Delta looks to serve ritzier food

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ATLANTA, Georgia -- Delta Air Lines, along with many of its rivals, curtailed food service in 2001 to reduce costs as air travel plummeted.

Now, the airline is offering a new menu -- from Mediterranean chicken to New York cheesecake -- and hoping customers will pay for it.

Delta's new meals will cost up to $10 and will be tested on 400 flights over the next month. First-class customers and members of some frequent flier plans will eat free. The food could be offered on all flights if the test goes well.

The food probably won't turn much profit, if any, but will help placate customers who want to eat on their flight, Delta spokeswoman Catherine Stengel said. It also may help lure new business, as part of a wider effort to reverse losses.

Northwest Airlines, based in Eagan, Minn., has had a meals-for-sale program since January, and has now expanded the service to 64 flights, spokeswoman Mary Stanik said. The meals, ranging from $5 to $10, include breakfast breads and fruit, cold sandwiches and salads.

Fort Worth, Texas-based American Airlines, the world's largest carrier, is in preliminary talks with vendors about selling food at airport gates, spokesman Tim Wagner said.

"There's complexity that goes along with selling food on board flights," Wagner said. "We can have people purchase it, bring it on-board themselves. That gives them more choice."

US Airways and America West Airlines also sell food on some flights, while Continental has sought to tout the fact that it has not reduced food service as much as its competitors.

Still, analysts are skeptical food will do much for airline finances.

"People really aren't interested in food," said Ray Neidl, an analyst with Blaylock and Partners in New York. "It's just something that they're using to save money on meal service but still providing the customers who want it with a meal that's upgraded."

Delta's new menu options include a Mediterranean chicken sandwich for $8, a smoked turkey and pesto sandwich for $8 and a horseradish roast beef sub for $8.

The food will be offered on flights from Delta hubs at Atlanta, Dallas and Cincinnati to select markets from Saturday to Aug. 10.

One airline that won't sell food is discount carrier Southwest, one of the few airlines to remain profitable since the Sept. 11 attacks.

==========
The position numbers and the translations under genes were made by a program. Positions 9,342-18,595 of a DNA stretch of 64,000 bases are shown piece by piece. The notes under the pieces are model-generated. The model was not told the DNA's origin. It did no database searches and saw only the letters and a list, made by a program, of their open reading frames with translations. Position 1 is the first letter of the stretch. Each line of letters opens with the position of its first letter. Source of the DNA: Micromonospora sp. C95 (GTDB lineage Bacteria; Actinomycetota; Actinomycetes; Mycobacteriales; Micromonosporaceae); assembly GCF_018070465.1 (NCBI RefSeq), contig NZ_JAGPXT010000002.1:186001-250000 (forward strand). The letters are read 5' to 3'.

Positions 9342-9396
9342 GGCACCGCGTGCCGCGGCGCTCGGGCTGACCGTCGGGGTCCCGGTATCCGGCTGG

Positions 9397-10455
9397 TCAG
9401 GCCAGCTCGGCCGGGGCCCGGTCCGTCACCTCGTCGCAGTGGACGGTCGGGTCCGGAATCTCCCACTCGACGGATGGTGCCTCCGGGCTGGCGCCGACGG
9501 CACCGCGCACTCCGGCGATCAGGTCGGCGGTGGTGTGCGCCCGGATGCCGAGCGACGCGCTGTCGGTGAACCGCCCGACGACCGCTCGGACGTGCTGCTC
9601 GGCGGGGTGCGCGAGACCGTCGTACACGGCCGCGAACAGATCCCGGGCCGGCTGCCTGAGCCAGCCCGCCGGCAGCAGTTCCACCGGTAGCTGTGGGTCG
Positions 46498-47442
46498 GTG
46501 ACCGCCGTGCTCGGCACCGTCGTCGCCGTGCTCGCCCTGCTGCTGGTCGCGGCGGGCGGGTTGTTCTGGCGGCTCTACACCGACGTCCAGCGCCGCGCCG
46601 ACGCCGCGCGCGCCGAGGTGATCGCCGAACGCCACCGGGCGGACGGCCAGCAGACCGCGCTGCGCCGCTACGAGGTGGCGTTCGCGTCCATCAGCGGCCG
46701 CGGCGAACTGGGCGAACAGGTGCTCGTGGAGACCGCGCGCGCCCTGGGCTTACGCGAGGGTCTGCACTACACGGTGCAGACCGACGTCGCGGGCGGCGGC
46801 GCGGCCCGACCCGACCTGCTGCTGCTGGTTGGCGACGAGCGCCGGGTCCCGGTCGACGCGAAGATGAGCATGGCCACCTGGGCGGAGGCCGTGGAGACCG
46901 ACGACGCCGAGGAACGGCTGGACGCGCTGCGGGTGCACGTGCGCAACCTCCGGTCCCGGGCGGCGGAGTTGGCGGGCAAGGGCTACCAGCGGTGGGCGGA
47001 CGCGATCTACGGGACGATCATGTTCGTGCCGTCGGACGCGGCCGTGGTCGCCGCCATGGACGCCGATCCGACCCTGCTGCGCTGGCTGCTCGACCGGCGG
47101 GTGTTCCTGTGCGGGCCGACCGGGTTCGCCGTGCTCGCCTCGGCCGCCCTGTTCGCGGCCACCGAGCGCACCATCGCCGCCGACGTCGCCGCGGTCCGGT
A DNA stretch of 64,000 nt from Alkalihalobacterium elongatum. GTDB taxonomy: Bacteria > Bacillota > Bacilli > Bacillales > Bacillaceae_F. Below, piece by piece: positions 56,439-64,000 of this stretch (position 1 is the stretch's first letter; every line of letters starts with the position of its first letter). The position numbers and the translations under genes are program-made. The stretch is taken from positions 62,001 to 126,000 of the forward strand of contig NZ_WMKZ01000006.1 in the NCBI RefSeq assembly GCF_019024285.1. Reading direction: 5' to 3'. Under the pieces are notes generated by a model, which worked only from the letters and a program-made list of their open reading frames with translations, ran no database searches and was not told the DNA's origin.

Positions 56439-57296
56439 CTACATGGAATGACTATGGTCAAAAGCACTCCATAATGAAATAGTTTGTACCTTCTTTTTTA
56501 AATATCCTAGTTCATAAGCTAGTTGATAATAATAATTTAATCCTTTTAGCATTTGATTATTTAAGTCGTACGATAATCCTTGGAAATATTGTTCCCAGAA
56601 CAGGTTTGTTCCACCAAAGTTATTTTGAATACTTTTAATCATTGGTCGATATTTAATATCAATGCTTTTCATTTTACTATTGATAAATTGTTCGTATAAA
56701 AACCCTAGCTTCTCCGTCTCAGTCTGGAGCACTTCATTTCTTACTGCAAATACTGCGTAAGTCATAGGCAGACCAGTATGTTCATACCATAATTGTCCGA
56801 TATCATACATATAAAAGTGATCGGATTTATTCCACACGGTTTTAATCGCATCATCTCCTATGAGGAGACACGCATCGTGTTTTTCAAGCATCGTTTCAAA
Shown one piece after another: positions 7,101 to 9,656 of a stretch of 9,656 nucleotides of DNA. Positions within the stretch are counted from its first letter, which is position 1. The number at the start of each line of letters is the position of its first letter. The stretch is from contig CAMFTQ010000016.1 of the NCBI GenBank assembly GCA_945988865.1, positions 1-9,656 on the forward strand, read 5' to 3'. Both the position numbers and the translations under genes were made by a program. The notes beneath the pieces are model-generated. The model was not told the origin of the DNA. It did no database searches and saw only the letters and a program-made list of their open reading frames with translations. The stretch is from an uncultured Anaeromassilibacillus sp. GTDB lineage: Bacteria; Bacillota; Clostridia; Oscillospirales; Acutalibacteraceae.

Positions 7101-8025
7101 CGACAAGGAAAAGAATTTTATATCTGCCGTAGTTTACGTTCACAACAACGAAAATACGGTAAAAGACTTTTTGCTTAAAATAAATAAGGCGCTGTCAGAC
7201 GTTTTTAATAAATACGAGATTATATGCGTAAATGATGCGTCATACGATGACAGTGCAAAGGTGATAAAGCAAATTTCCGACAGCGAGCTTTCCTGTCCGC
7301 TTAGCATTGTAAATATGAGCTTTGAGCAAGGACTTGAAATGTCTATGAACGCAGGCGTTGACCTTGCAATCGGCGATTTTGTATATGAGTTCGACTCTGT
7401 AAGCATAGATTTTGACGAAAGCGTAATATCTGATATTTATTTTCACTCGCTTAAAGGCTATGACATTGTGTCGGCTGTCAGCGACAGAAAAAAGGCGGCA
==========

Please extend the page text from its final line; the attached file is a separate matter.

"The customers have never said to us, 'We want to pay more for food,'" spokeswoman Linda Rutherford said. "Our philosophy has always been, `Have a low fare and then go have a $50 steak dinner when you get where you're going.'"

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The food probably won't turn much profit, if any, but will help placate customers who want to eat on their flight, Delta spokeswoman Catherine Stengel said.

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Leave it to airline management to come up with a decision that "probalby won't turn much profit, if any" at a time when they are screaming about losses and wanting their pilots to take a 22% paycut.

This world is beyond F-up'd.
 

MikeD

Administrator
Staff member
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Why not serve a good hamburger or chicken strips? Whats with this mediteranian chicken??

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I don't know. Ask Doug. Doug, you had the Med chicken yet? Is it worth the price?
 

Jason

Well-Known Member
Give me a freakin' break! Delta serving ritzier food?!?! Delta serving ANY food would be a step in the right direction! ATL to TUS - just a bit under 4 hours if I remember correctly - I had to do ALOT of talking just to get a third bag of peanuts! That night they were rationing the snacks like they were the last peanuts on earth. Who cares about fancy Med. Chicken - just a simple decent size box lunch would be fine and I wouldn't even have a problem paying for it as long as the price wasn't outrageous.

Jason
 

H46Bubba

Well-Known Member